Maria Colby arrived for her shift at precisely
6:45 a.m. She took off her coat and hat and placed them in her locker. She double checked the whiteness of her uniform trousers and sneakers and smoothed the nylon-blend scrub
top with Mickey and Minnie Mouse images all over it. She washed her hands thoroughly
at one of the lavs, checked her French braid and makeup in the mirror, grabbed her purse and headed out to the second floor
nurse’s station. Nancy Franklin had arrived a moment ahead of her and was
checking med lists and night reports with Claudia and Bess, the outgoing night shift RNs.
Maria walked over to where they were standing, shoved her purse in a file drawer, and greeted her colleagues, listening
to the shift-change banter and catch-up instructions before grabbing two styro cups to pour fresh, fragrant coffee for herself
After Claudia and Bess checked out, Maria
and Nancy passed on all pertinent information to the gathering group of LPNs, Physicians’ Assistants and orderlies who
had checked in as day shift got itself together and up and running. There was
nothing new or shocking to report today; no new admissions yet this morning, and no one had expired during the previous night. Their subordinates received their assignments and scattered to the first order of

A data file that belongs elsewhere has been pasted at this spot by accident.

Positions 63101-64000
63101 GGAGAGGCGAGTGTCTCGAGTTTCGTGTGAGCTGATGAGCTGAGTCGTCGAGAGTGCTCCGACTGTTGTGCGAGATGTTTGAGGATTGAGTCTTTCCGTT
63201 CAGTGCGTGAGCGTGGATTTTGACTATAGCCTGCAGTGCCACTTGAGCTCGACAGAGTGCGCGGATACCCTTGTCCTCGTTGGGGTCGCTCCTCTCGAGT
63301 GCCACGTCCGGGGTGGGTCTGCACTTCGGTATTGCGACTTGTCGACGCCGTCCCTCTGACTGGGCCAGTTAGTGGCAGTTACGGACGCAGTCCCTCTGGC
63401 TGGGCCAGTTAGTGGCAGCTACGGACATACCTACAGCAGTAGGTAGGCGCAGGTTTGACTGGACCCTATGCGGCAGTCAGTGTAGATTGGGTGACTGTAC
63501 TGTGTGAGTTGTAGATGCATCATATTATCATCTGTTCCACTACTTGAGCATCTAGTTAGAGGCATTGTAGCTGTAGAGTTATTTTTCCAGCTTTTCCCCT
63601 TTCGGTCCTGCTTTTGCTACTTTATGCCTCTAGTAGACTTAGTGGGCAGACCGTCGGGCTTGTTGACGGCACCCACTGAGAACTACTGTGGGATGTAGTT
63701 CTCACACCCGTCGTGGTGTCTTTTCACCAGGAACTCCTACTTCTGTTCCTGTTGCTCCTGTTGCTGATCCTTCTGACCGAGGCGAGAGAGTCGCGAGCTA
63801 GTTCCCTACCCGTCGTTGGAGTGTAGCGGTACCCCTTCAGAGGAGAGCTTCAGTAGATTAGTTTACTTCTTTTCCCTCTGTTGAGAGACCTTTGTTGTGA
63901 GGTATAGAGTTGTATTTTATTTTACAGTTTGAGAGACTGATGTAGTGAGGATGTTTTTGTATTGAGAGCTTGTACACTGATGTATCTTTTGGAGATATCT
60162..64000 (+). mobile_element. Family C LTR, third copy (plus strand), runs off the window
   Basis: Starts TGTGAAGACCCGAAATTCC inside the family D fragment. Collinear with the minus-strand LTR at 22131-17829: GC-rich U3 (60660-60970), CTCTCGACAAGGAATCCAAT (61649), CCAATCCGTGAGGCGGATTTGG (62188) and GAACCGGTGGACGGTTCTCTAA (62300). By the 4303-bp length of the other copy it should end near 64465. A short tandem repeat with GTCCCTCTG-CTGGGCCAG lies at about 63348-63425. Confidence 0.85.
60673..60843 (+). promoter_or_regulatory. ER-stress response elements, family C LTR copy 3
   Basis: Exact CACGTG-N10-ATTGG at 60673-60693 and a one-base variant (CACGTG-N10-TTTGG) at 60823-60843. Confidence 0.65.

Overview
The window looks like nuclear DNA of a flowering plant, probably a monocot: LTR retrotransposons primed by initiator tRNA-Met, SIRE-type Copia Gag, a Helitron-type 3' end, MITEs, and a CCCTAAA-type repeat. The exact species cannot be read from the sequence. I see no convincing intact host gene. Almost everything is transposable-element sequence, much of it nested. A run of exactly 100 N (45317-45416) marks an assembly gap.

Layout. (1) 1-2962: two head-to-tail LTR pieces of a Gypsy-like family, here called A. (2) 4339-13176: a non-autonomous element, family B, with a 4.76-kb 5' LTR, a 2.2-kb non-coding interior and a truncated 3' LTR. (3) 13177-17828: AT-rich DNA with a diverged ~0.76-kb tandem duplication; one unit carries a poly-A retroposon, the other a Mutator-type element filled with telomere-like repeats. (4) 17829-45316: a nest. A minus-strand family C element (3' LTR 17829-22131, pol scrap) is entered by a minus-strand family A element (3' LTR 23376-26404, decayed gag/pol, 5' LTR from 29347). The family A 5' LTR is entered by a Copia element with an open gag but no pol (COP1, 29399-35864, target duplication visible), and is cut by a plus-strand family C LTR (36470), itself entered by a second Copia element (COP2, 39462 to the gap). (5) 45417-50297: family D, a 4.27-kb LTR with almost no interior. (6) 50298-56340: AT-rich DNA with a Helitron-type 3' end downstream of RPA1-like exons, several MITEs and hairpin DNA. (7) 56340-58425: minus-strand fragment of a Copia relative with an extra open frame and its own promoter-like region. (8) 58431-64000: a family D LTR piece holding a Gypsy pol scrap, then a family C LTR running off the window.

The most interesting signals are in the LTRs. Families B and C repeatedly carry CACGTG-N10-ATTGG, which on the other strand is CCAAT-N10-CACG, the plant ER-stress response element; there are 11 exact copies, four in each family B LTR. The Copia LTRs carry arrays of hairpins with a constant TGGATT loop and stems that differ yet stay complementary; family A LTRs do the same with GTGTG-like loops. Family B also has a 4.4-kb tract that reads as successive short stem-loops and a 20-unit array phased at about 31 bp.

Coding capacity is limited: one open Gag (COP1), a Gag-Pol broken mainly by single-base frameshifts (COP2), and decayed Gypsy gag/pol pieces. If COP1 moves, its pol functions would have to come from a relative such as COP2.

the day: early meds and special instructions for appointments, PT, surgeries,
hydro and the like. Then the chaos of breakfast!
In the wards, patients were waking up,
doing morning ablutions and beginning to bleed into the hallways for another day of pacing, wheeling, limping, being pushed
and pulled and guided; most bitching heatedly about one thing or another. Actually,
the whole scenario marked the beginning of a very normal day for the residents of the second floor.
Across from the nurse’s station,
the stairway door beside the bank of elevators was being maneuvered open by a broad shoulder, and Billy Travis, just finishing